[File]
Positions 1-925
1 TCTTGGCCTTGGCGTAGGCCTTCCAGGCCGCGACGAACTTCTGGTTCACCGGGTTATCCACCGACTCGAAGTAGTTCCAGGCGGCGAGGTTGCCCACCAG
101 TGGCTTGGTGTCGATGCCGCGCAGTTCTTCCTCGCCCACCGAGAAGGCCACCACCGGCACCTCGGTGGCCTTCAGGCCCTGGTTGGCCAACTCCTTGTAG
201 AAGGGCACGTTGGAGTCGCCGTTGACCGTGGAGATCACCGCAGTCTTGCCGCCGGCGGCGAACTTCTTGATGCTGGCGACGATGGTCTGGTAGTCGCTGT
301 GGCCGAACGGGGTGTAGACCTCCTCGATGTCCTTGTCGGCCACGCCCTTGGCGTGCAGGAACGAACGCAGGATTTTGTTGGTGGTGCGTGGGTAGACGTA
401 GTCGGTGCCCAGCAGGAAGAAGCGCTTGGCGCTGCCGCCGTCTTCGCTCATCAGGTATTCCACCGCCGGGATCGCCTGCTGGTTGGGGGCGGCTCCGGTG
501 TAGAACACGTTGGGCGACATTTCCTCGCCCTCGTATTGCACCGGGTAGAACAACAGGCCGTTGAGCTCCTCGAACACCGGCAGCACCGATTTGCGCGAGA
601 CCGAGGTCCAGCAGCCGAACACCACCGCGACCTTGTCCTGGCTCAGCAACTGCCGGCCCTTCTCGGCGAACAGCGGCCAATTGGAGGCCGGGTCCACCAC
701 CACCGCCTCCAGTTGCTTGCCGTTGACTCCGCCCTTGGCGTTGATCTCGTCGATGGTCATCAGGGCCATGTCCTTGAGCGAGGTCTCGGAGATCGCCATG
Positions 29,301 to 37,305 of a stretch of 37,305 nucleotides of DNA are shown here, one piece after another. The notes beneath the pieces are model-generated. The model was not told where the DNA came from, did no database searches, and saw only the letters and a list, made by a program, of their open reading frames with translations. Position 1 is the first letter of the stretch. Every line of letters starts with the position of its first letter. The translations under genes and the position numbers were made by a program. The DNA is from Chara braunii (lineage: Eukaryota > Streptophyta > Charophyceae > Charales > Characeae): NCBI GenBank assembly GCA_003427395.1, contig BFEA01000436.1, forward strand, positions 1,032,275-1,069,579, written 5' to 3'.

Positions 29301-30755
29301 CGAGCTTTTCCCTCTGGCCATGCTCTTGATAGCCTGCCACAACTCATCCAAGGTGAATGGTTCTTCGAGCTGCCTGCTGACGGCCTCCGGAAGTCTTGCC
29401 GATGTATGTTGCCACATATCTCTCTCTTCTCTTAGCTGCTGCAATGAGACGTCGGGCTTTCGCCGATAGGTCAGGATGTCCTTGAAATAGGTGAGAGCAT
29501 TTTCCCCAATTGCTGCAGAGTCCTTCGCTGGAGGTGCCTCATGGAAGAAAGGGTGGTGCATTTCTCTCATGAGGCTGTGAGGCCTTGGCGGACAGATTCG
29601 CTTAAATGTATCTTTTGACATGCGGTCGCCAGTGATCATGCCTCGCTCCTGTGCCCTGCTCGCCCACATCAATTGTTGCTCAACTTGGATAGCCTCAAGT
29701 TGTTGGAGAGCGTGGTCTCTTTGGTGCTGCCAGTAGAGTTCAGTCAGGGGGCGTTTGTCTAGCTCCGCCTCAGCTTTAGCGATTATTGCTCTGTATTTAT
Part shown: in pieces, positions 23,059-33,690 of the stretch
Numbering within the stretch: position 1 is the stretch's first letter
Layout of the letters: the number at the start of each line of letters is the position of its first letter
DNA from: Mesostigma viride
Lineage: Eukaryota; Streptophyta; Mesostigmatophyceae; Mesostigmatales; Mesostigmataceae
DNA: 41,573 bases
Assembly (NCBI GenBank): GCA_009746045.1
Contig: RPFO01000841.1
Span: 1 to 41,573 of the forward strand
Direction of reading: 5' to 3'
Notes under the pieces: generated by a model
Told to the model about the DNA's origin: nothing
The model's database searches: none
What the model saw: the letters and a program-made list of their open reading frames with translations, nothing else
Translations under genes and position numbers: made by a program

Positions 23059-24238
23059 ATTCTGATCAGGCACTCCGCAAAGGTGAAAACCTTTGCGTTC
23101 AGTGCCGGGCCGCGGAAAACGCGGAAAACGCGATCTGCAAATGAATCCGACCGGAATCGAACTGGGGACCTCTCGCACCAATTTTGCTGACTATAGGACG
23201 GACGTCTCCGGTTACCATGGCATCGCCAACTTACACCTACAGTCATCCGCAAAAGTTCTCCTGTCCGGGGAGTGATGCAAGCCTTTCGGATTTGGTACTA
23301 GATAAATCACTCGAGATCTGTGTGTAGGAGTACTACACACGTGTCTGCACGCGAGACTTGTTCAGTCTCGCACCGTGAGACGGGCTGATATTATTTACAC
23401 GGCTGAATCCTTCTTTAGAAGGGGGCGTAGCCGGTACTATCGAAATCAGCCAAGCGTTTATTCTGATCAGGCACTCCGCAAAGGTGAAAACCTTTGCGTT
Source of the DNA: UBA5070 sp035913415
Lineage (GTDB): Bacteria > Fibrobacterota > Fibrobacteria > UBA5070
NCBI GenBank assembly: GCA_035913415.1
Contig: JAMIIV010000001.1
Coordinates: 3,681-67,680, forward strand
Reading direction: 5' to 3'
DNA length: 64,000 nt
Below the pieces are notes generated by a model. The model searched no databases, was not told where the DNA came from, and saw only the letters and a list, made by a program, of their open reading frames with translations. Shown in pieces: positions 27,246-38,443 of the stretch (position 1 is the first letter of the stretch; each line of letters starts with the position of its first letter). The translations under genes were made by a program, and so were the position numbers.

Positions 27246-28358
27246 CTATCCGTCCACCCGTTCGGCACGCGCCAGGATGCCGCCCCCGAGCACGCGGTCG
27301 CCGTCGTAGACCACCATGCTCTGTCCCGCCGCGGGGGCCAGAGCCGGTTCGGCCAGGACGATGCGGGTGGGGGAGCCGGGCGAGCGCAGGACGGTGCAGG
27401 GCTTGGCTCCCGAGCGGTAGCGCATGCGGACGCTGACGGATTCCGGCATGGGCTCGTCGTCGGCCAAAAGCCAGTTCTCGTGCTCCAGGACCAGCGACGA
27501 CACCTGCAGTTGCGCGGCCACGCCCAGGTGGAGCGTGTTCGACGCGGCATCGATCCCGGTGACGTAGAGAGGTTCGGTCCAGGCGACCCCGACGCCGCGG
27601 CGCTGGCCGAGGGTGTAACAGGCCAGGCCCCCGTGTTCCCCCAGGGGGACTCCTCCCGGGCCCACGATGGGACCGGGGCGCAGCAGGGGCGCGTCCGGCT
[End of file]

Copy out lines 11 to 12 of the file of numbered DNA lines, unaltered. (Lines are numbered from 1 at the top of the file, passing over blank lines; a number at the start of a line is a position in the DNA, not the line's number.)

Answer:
Positions 29301-30755
29301 CGAGCTTTTCCCTCTGGCCATGCTCTTGATAGCCTGCCACAACTCATCCAAGGTGAATGGTTCTTCGAGCTGCCTGCTGACGGCCTCCGGAAGTCTTGCC